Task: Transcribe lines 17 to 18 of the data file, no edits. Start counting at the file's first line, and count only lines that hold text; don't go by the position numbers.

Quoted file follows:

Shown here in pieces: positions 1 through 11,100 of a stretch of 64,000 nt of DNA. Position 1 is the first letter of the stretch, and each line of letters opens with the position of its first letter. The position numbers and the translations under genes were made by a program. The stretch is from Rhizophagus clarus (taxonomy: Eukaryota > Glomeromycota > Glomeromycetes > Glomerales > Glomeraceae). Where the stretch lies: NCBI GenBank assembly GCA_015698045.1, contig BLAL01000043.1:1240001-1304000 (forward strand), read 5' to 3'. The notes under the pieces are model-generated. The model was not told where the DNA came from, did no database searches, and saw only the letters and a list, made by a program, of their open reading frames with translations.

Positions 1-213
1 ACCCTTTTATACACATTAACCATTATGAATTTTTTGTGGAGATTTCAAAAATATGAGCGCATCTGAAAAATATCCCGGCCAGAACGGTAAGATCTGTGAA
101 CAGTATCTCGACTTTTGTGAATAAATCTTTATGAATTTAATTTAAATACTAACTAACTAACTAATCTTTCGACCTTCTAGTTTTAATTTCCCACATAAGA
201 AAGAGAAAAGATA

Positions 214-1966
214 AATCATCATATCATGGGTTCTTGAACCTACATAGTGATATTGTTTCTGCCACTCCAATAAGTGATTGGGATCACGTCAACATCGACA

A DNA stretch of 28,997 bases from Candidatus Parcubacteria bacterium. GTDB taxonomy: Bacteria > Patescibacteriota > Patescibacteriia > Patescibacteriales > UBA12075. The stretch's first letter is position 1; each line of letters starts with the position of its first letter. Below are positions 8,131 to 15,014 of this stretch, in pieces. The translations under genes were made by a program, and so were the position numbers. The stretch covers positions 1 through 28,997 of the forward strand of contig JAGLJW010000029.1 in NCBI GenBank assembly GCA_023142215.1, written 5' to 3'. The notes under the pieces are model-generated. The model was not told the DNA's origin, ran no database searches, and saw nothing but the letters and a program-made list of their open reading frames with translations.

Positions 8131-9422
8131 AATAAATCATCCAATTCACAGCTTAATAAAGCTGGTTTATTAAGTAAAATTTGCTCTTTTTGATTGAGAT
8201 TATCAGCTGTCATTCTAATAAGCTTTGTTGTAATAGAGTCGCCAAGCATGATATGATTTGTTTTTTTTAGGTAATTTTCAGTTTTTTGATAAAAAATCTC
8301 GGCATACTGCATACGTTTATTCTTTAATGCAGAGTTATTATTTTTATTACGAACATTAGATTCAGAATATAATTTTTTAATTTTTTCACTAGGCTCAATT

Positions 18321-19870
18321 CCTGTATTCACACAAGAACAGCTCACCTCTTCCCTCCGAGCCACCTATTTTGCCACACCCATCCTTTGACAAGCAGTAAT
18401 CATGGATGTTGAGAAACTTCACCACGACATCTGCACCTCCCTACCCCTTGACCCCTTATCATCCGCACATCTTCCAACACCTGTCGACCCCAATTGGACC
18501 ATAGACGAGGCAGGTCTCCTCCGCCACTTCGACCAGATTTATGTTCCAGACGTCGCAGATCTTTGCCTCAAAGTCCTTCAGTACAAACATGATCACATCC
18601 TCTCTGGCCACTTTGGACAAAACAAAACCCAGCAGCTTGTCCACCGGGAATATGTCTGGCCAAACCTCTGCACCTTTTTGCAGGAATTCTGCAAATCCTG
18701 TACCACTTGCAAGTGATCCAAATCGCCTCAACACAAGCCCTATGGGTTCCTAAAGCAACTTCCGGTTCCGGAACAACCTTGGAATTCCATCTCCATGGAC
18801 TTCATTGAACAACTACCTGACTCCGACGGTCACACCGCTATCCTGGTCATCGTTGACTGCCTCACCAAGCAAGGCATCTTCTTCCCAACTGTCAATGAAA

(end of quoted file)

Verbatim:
18601 TCTCTGGCCACTTTGGACAAAACAAAACCCAGCAGCTTGTCCACCGGGAATATGTCTGGCCAAACCTCTGCACCTTTTTGCAGGAATTCTGCAAATCCTG
18701 TACCACTTGCAAGTGATCCAAATCGCCTCAACACAAGCCCTATGGGTTCCTAAAGCAACTTCCGGTTCCGGAACAACCTTGGAATTCCATCTCCATGGAC